The Tyranny of Cheer

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2m 43sec

the source: “From Good Cheer to ‘Drive-By Smiling’: A Social History of Cheerfulness” by Christina Kotchemidova, in Journal of Social History, Fall 2005.

Forget the eagle. America’s national symbol should be that yellow smiley face reproduced on everything from T-shirts to Wal-Mart billboards. As an outgrowth of its capitalist emphasis on individual self-worth, America has developed a national ethic of cheerfulness, writes Christina Kotchemidova, a culture and communication instructor at New York University.

We didn’t always walk around with smiles on our faces. Early in American history melancholy prevailed, just as it did in Europe. Traditional Christianity promoted suffering as a path to spiritual refinement. Patience was definitely a virtue—especially since little could be done about perceived injustices in the early-modern Anglo-Saxon world.

But with the rise of the American middle class in the 18th century came a new emphasis on human agency and individualism, and on the necessity of managing one’s emotions in order to succeed. Economic ruin was often associated with a lack of moral and emotional control. “Moderns developed an impatience with helplessness, which was accompanied by a distaste for grief and later trans­lated into male aversion to tears,” writes Kotchemidova. “Since cultural meanings form by opposition, the opposite emotion to sadness—cheerfulness—began to serve as a symbol for virtue.”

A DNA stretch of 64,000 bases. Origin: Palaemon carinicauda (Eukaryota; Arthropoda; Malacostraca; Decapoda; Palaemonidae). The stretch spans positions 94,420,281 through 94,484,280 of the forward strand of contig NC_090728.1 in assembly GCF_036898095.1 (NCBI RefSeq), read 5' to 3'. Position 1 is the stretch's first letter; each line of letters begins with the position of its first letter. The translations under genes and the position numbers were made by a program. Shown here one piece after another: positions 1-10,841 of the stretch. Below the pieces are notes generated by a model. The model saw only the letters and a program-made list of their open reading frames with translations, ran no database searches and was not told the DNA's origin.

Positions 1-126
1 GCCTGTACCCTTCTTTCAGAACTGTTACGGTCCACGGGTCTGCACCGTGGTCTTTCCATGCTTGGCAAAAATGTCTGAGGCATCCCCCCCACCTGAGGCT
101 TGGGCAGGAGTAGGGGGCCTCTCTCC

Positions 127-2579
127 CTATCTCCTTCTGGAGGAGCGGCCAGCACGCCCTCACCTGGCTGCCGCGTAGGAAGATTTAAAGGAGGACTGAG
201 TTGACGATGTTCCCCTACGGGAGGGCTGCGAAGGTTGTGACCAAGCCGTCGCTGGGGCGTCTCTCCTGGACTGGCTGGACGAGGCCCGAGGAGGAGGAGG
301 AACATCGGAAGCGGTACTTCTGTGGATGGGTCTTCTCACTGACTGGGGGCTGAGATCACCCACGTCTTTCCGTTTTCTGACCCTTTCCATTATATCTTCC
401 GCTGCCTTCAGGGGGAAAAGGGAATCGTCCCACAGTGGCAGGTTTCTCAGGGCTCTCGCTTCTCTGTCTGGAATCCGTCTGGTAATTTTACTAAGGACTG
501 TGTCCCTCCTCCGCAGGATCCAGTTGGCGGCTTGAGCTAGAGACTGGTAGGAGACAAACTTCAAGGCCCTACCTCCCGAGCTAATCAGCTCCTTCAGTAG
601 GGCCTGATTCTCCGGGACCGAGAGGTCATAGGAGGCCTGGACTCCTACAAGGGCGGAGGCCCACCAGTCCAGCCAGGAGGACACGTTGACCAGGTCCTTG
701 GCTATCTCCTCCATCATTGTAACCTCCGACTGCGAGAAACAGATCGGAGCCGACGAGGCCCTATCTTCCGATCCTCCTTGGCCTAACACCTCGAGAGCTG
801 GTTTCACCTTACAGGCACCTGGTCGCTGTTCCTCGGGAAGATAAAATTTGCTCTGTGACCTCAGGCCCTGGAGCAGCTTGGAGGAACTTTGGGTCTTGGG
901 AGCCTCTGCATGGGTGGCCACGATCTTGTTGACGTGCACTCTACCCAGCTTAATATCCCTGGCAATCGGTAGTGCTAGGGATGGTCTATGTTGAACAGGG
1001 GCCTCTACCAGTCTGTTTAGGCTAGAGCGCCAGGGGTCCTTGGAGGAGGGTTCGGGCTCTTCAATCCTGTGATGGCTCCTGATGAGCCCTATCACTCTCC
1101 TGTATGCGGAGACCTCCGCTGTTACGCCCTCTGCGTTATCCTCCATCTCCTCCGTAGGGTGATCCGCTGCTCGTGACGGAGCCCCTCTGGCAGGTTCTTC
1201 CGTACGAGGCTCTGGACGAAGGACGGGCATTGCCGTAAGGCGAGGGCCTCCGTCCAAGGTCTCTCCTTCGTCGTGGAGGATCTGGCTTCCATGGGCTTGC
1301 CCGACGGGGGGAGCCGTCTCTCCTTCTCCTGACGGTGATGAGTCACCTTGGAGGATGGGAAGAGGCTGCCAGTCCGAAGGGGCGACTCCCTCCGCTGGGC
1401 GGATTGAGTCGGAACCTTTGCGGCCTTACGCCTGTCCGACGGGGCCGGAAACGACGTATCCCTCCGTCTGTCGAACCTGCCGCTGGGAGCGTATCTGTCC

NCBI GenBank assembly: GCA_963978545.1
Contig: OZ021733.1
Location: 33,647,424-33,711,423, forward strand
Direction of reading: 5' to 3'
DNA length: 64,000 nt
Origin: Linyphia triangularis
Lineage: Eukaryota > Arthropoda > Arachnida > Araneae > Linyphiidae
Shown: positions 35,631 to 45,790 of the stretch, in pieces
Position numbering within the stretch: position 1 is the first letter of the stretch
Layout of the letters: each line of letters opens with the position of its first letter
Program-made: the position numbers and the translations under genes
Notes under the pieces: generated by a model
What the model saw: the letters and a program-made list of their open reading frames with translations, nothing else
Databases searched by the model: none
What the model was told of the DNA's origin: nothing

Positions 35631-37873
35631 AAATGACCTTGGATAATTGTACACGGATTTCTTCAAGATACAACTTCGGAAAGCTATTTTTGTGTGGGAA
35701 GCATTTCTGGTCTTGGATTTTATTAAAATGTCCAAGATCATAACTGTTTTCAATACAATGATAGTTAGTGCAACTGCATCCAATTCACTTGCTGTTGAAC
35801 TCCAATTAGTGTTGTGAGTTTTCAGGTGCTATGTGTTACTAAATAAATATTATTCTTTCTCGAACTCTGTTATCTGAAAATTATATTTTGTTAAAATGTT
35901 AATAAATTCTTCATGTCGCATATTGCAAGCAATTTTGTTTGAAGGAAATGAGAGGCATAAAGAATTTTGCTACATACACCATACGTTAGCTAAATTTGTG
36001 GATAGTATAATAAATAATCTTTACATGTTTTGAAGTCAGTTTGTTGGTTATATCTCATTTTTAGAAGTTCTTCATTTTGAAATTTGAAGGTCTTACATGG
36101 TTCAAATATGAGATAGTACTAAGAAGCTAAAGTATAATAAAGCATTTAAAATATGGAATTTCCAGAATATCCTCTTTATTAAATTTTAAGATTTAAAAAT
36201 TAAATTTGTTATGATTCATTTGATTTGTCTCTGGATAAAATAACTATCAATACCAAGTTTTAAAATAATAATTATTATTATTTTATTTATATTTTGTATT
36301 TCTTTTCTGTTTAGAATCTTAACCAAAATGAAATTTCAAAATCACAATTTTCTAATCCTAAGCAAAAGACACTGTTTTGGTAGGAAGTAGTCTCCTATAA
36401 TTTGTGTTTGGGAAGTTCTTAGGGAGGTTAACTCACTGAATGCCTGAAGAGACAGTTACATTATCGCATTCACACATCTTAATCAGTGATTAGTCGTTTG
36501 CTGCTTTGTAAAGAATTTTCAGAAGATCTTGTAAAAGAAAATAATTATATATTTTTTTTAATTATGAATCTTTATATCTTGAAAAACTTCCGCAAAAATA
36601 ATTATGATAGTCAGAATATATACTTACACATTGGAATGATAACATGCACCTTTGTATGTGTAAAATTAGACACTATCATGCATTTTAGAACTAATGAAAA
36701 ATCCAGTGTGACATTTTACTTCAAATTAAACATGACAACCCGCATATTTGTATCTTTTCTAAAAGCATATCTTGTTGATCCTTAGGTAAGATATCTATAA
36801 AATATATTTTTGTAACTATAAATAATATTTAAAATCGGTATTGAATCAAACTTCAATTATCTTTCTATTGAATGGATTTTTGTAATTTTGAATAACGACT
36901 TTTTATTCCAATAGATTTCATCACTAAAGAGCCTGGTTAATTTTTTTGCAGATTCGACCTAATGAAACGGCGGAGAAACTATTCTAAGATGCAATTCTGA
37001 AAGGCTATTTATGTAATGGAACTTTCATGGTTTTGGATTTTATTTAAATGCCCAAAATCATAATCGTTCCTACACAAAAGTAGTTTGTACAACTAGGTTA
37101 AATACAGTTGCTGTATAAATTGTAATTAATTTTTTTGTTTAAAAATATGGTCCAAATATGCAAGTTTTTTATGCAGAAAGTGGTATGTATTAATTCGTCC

In the New World, European courtesy was being displaced by “a new, casteless nicety . . . based on friendliness.” Among the first Europeans to note the trait was British journalist William Cobbett, a 1792 émigré who repeatedly commented on “the good humour of Americans” and wished English laborers were as happy. Other Europeans linked good humor to egalitarianism and saw it variously as admir­able or rude.

In the 19th century, Victorian women’s culture redefined the home as a cheer-filled refuge from the world. Most strong emotions lauded in centuries past—romantic love, “healthy” fear, grief, motherly love,  and so forth—came to be seen in the early 20th century as signs of immaturity. Individualism dictated cheerfulness as the most beneficial emotion, since it served the self, and the cheerfulness ethic insinuated itself into the workplace. By the 1920s, many companies—often helmed by managers raised in homes steeped in Victorian women’s culture—were attempting to engineer a cheerful, anger-free, and thus more productive workplace. Popular writers spread cheerfulness as the gold standard through self-help books such as A Little Book of Smiles and Joy and Sunshine (1911) and Enjoy Living (1939). Dale Carnegie’s How to Win Friends and Influence People (1936), which praised the ever-smiling salesman, sold like hotcakes.

Today, want ads even for paralegal assistants and mortgage originators stipulate a cheerful personality, and advertisers insist that their products will make consumers smile. But all this cheerfulness has its price. Depression is much more prevalent in the West than it is elsewhere, Kotchemidova notes. Perhaps more people are diagnosed as depressed because cheerfulness is deemed the norm; but it could also be that people experience greater mental distress because they work so hard to manage their emotions. “Emotion labor”—nowhere more evident than on the faces of flight attendants—“takes its toll on the individual and often results in burnout, drug use, or alcoholism.” In 2003, Delta Airlines, for instance, spent $9 million on antidepressants for employees and their dependents.

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